Integrity, trust and credibility are big ticket words. They play out in our lives, for each and every one of us, every day. Whether we realise it or not. The degree to which we demonstrate them through our actions as we move through life has massive implications for our long term quality of life and relationships, often far beyond our ken.
In countless interactions every day, we demonstrate our integrity, our credibility, and trustworthiness. Likewise, we gauge others’ integrity, credibility and trustworthiness. As these choice points arise, big and small, as relationship moments unfold where we showcase how we will choose to behave, so in turn we strengthen or weaken our social bonds of trust, safety and security. From the smallest level in our personal lives to the level of society and international relations.
Integrity. From the Latin, integer, meaning whole or complete. It relates to honesty, truth, to one having a sense of morality, to living by a set of principles. Having a moral code or compass and living by it, no matter what. Consistently. When we make choices in accordance with our values. Irrespective of whether anyone else knows about our choice. When we say it about someone, we comment on an aspect of their character; this trait is usually highly regarded.
Credibility comes from the Latin also, credere, which means to believe. It literally means we are believable – we are what we say we are, what we appear to be, we can be expected to do what we say we will do, and not to what we say we will not do.
Together, integrity and credibility form part of the foundation for our character, the central defining structure at the core of our personality. When we mess with either, we cause hard-to-repair damage in other people’s’ trust in us, in their sense that we can be counted upon. In our relationships.
What most of us don’t realise, however, is the greater impact that lack of integrity has on our own sense of who we are – on our own perception of and relationship with ourselves. While we might think that lying to other people, not following through on our commitments, or misrepresenting ourselves in various ways are about discrete moments in relation to other people and situations, these have a far greater, long lasting and damaging, defining impact on our personal sense of who we are. We begin to believe our own self-serving version of ourselves and drift farther and farther away from a reality-based capacity to see ourselves accurately as we truly are and as others experience us. When we repeatedly lie, bend the facts, omit important details, and fail to carry out our undertakings, this gradually erodes our capacity to face and deal with reality as it really is.
Those who continually misrepresent themselves, lie, and do not reliably act on their promises end up distorting their own grasp of reality, seeming to lose the capacity to appraise facts as they actually are. They also develop a distorted, unfounded and often inflated sense of entitlement. It could be argued that the current presidential situation in the United States is a case in point.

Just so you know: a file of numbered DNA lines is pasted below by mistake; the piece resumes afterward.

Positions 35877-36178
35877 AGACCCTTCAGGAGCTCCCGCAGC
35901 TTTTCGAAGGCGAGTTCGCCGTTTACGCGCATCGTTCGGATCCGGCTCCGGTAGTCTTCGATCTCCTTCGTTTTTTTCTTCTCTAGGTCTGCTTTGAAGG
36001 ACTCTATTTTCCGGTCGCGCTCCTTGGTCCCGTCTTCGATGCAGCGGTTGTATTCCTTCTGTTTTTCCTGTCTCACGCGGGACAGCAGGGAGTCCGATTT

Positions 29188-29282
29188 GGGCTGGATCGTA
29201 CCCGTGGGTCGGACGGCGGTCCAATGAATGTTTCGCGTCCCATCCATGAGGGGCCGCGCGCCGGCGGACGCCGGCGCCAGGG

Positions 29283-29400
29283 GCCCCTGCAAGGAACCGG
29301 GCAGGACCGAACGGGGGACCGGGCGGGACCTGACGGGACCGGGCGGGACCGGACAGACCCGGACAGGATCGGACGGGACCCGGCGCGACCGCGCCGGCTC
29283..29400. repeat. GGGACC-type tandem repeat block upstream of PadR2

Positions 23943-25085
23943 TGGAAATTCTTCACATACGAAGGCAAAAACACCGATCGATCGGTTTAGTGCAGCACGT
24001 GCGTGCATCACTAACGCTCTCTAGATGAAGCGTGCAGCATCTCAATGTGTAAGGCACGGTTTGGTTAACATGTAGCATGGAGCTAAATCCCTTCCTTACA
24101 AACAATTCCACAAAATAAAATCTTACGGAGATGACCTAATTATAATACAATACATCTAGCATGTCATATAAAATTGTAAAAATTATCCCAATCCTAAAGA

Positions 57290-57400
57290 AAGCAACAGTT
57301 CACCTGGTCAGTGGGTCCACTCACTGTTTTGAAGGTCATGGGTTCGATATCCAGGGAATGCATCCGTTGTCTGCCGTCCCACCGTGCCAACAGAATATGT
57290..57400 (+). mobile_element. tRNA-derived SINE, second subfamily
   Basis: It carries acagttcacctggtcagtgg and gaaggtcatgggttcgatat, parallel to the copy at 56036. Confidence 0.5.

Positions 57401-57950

In the intimate arena of personal relationships, lies, affairs, secrets, and repeated failures to deliver on agreements and commitments undermine the very fabric of our relationships. Our partners, families, friends, colleagues gradually lose trust in us and this loss represents a significant cost to our ability to build secure, mutually beneficial and supportive bonds in all areas of our lives. As our untrustworthiness progresses to betrayal, our kin pull back, protect themselves around us and restrict what they share with us. In time, people leave our lives.
While you can fool some of the people some of the time, no-one can fool all of the people all of the time. Once the people in our lives begin to track patterns of lies, lack of integrity and credibility, their willingness to extend themselves for us begins to be pared back and they withdraw. In time, we lose their trust and with that, any capacity to leverage credit of any sort with them. In breaking the social contract of fairness and mutual trust, we undermine the foundations of every relationship in our lives.
In our modern times, relationships based on trust are everything. In commerce, everyday transactions involving money, credit, and exchange of goods rely on some sense of trust. We expect that another will deliver on their commitments. They rely on us to do the same.
When we treat the relationships in our lives, intimate and not, casually, when we undermine the fabric of trust that underpins them, we effectively sabotage ourselves and our future. Trust enables people to risk, to invest in one another. Mess with that, and the consequences are dire in the longer term. It has been wired into our brains that we need one another for survival. The member of the tribe that betrays that trust is eventually seen as unsafe for the others. Their capacity to call on others falls away in line with their demonstrated lack of credibility. In time – they are cast out.
If you are or have noticed that your personal and or work relationships seem to be less satisfying, you might check in-
- How reliable is your word? When you say you will do (or not do) something, do you deliver on that?
- When you don’t deliver on your undertakings, what do you do about that? Is there always an excuse? Do you find it’s usually other peoples’ fault (in your mind)?
- How willing are you to take responsibility when you don’t deliver?
- If/when you let someone down, do you apologise? How well do you make up to them for letting them down? You will know this by how willing (or not) they are to trust you again.
- What are the accusations people make about you? Is there a theme that suggests some people find you lacking in integrity, in credibility?
Finally, if you conclude that you really do have a credibility problem and you’re ready to do the hard work of (re)building your integrity, call me. Let’s get to work.